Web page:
Eosinophilic esophagitis is a relatively new condition. There were cases of this in the past, however its incidence has risen in the past twenty years along with the increase in allergies. It has been found that those with eosinophilic esophagitis are more likely to have allergies or asthma and there tends to be increases of problems in the fall and spring when seasonal allergies are on the rise. Men are more likely to have this condition but it is also seen in women and children. In adults, the symptoms are dysphagia, food impaction, chest pain, heartburn, upper abdominal pain, and regurgitation. Infants, toddlers, and children tend not to have dysphagia, which begins in the teenage years. Infants and toddlers instead can be irritable and have difficulty feeding and gaining weight. Children may suffer from abdominal pain, regurgitation, vomiting, and reflux.

An endoscopy and a biopsy are needed to diagnose the patient. A biopsy is important since some patients have a normal looking esophagus. Blood tests may also be given to look at the eosinophil count and to determine if the patient has allergies. Allergists may use a skin prick test or skin patch test to find what the patient is allergic to and if those assays are negative, they may recommend such as in the case with my friend, an elimination diet.

When food becomes stuck, the patient should avoid further food or drink until the food passes. Most of the time, the food will go down and if not the food should be regurgitated. In an extremely bad case, the patient should go to the hospital where a doctor can help remove the food with a flexible endoscope. If it is determined that the patient has an allergy, it is recommended that the patient avoid or limit their exposure to it. Proton pump inhibitors, which reduces gastric acid production in the stomach and is used to treat acid reflux is a possible treatment as well as oral steroids, which have been shown to reduce inflammation and the number of eosinophils. And as mentioned above with my friend, an endoscopic dilation, which stretches open the esophagus is used if it has become too narrow. Currently, new drugs are being tested and considered as alternative or additional treatments.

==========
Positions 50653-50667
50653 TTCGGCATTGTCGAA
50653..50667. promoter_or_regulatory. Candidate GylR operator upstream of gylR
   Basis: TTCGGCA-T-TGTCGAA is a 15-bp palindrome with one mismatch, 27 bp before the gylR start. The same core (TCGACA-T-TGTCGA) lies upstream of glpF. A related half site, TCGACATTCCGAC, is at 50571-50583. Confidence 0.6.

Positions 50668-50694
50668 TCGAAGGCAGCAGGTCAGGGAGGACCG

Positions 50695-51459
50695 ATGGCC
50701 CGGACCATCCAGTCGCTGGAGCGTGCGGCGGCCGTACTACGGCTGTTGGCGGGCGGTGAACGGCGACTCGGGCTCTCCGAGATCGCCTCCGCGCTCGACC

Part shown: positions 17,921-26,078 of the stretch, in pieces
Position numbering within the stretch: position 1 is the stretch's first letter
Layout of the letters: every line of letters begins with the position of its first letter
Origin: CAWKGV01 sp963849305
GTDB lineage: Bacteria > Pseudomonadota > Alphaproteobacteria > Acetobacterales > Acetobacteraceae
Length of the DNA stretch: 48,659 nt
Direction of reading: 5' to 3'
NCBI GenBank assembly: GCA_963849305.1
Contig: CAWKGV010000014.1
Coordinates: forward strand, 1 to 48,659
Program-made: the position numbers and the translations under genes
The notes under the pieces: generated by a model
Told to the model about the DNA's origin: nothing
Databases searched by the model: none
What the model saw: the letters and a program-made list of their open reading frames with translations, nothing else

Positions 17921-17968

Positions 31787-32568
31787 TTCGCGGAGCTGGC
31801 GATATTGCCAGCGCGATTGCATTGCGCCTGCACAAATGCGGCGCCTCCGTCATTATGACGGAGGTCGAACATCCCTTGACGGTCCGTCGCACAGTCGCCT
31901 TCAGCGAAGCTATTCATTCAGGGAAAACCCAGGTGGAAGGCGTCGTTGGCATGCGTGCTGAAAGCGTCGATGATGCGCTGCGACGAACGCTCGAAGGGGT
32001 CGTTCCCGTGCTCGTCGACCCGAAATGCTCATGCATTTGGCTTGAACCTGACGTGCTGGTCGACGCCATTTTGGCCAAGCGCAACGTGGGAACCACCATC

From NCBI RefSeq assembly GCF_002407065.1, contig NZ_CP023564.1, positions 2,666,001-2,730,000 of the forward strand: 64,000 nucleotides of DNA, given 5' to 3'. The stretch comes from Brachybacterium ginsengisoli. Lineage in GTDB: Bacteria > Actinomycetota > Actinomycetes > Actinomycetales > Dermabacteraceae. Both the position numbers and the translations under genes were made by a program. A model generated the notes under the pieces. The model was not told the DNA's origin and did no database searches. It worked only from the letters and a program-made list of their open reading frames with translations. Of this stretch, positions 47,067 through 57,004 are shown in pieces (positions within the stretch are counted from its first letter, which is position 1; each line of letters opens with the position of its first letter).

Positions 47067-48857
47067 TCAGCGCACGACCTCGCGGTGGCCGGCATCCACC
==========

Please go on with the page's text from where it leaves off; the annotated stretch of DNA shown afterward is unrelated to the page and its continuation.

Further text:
There is still much to learn about this condition, including the specific allergens causing it but research has increased since the 1990s. Three practice guidelines have been published between 2008 and 2014 and since 2007, the number of publications has doubled on this topic.

Do you suffer from eosinophilic esophagitis? How do you manage your symptoms?

1. Dellon, E.S. and Liacouras, C.A. (2014) Advances in Clinical Management of Eosinophilic Esophagitis. Gastroeneterology. 147(6): 1238-1254
2. Philpott, H. et. al. (2015) Eosinophilic esophagitis: A clinicopathologic review. Pharmacology & Therapeutics. 146: 12-22
3. http://www.mayoclinic.org/diseases-conditions/eosinophilic-esophagitis/basics/definition/con-20035681
4. http://www.medicinenet.com/eosinophilic_esophagitis/article.htm#eosinophilic_esophagitis_facts
5. http://www.gikids.org/content/5/en/eosinophilic-esophagitis
6. http://acaai.org/allergies/types/food-allergies/types-food-allergy/eosinophilic-esophagitis

Photo found on Flickr